HNL just recentlly just went to a ATIS computer voice setup about 3 months ago. Kinda miss hearing a human voice whenever I tune in.  Of course HJR goes to ASOS when the tower closes and D class is terminated.
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KSYR-pjr
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« Reply #6 on: August 04, 2005, 01:39:29 PM »

Quote from: Jonathan_tcu
It's sad that a lot of weather reporting stations are changing from manned observations to automated that can't report snow/rain showers or thunderstorms, but provide continuous wind/altimeter readouts.


There are many automated weather reporting stations at airports around the US that *are* able to detect rain, snow, lightning, and visibility.  Of course, anything automated has the potential to be fooled, but for the most part, these stations do a pretty good job.

Then again, the human observer has the ability to sometimes report too much information, as in a recent report at my home airport:

"... sky conditions:  Few at 1,500, few at 2,500, few at 4,500, scattered at 6,000, broken at 12,000 and overcast at 22,000."  Smiley
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Regards, Peter
ATC Feed:  Syracuse (KSYR), NY
Jason
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« Reply #7 on: August 04, 2005, 01:50:08 PM »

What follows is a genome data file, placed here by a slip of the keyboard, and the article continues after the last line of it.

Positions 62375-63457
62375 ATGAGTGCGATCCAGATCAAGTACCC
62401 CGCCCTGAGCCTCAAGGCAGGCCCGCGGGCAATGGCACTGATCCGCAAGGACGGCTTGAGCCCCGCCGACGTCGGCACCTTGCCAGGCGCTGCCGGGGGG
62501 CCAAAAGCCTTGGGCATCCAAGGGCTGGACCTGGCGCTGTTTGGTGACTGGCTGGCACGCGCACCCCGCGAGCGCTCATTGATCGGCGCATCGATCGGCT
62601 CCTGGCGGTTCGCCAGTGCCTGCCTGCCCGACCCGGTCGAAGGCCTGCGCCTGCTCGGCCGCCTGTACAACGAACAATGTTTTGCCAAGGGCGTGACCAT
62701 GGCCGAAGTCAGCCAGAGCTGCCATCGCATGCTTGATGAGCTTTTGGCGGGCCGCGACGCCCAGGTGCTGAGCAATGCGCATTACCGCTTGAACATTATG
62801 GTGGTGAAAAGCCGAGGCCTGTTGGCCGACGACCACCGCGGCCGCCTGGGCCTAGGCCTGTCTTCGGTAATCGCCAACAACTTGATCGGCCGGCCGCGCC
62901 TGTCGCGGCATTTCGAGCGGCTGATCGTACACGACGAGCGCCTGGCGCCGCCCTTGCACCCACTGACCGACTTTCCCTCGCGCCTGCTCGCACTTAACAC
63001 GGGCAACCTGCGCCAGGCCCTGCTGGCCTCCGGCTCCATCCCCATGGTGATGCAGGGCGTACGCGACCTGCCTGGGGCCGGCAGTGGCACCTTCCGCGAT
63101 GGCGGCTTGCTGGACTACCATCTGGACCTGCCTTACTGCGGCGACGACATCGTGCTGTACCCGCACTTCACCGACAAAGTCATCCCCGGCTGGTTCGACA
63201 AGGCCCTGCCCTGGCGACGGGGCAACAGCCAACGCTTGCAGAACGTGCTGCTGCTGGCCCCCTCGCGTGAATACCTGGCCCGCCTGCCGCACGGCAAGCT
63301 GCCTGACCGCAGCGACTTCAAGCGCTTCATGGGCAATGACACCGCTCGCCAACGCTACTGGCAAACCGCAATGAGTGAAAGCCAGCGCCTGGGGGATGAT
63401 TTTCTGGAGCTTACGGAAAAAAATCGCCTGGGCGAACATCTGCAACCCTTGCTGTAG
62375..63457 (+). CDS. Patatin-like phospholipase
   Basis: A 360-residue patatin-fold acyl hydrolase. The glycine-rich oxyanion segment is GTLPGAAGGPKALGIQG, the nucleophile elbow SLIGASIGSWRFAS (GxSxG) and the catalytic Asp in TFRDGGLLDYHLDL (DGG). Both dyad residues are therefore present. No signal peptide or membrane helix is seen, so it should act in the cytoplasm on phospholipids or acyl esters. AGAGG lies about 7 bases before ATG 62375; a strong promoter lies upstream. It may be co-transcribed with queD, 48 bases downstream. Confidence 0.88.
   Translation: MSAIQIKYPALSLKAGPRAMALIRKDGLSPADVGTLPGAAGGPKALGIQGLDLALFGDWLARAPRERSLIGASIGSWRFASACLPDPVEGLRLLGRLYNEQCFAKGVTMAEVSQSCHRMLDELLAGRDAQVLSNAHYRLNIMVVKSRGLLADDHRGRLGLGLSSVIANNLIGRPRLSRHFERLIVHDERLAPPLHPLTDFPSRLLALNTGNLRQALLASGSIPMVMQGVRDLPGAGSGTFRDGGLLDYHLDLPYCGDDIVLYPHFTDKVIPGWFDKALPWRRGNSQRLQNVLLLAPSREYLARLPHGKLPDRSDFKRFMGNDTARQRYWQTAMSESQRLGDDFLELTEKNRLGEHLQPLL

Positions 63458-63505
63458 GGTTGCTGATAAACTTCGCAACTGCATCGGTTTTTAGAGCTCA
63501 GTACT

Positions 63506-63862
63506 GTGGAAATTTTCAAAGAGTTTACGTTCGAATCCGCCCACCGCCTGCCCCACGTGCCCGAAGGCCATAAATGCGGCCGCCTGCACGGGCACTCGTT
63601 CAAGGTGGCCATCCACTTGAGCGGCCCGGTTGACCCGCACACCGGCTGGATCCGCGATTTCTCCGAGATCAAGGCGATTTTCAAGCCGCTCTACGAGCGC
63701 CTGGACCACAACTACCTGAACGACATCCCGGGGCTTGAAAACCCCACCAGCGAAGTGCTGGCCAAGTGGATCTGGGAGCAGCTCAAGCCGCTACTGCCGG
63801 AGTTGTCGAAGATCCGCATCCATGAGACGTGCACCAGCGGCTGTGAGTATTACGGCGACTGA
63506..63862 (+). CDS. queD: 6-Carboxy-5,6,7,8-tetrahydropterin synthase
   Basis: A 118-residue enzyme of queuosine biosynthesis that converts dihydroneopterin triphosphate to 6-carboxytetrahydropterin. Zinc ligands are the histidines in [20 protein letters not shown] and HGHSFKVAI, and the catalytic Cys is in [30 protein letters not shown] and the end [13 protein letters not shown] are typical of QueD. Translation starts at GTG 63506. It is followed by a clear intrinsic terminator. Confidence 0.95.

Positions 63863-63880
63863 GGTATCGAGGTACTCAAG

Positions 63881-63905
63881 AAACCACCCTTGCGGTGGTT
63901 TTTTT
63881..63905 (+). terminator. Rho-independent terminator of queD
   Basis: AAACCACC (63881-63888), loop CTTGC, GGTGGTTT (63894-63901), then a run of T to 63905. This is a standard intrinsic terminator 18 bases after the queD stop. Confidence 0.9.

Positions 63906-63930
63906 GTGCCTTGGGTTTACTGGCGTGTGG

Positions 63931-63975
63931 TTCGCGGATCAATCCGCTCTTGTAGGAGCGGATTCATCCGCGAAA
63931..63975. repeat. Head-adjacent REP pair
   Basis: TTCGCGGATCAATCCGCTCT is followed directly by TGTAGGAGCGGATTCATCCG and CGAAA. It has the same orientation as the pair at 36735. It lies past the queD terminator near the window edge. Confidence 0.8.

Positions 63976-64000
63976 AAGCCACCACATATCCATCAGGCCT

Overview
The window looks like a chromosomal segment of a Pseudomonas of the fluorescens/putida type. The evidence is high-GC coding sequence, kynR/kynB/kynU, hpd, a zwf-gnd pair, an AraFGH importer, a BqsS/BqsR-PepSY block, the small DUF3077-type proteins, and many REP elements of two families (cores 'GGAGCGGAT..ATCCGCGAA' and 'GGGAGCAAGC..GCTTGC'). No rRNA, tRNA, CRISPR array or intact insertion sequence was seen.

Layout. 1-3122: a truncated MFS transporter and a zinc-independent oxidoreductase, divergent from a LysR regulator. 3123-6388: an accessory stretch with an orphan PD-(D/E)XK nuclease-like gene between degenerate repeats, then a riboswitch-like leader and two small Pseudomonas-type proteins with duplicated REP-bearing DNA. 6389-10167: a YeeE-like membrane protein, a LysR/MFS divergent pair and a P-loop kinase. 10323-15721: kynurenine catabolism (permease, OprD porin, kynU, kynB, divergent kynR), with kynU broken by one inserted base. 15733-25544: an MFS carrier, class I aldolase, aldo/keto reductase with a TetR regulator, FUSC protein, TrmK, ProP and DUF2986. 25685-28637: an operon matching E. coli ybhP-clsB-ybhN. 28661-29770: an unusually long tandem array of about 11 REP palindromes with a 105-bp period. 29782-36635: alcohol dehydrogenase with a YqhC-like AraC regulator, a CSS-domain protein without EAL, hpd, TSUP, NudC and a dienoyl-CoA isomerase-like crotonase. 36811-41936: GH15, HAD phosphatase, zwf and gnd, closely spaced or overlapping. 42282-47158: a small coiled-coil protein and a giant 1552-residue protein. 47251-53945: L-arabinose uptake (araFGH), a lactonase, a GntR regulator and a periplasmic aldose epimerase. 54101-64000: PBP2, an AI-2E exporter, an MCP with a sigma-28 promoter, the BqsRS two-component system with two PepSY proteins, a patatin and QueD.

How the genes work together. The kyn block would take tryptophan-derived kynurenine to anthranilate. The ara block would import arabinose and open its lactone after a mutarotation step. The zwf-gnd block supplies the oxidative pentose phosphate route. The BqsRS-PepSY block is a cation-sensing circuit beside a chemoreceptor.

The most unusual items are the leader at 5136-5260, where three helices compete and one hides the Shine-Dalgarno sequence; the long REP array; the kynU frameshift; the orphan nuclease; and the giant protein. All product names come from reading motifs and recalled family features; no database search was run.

Cheesy  Look for the A02 in the RMK section of METARS.  This states that the automated station can descriminate precipitation.  Furthermore, it can desriminate between freezing and non-freezing precip.

Both automated machines and humans have faults.  Automated machines may call it clear and 10 when its 5 HZ, and Overcast at 5,000 (which happened on a few ocasions at some of the fields up here).  Humans can also misjudge.  It will be quite interesting to see where the future will bring aviation/Air Traffic Control and their systems.
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Lexxx
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« Reply #8 on: August 05, 2005, 08:55:49 AM »

Quote from: Jonathan_tcu
It's sad that a lot of weather reporting stations are changing from manned observations to automated that can't report snow/rain showers or thunderstorms, but provide continuous wind/altimeter readouts.  I still feel that manned or LIVE atc voices are mandatory just as manned observations are from most major airports.  So I agree with most you, keep ATC manned and live, pre-recorded or automated just won't cut it.


Digital ATIS is a reality I'm afraid, in Canada anyway. If aircraft are so equiped, the info is automatically printed in the cockpit. If not equiped, the info is received in the regular manner over a frequency.

Info from the AWOS (Automated weather observation site) is fed directly to the Digital ATIS. The controller confirms the AWOS data and releases the info for broadcast over the D-ATIS along with other pertinent data.

Actual current D-ATIS broadcast for CYKF http://www2.ykf.ca:8888/ATC/atis.m3u

I can assure you, the AWOS can differentiate between rain, snow and other freezing precipitation. It still continues to amaze me how accurate this machinery can be.

Cheers

Peter
http://www.ykf.ca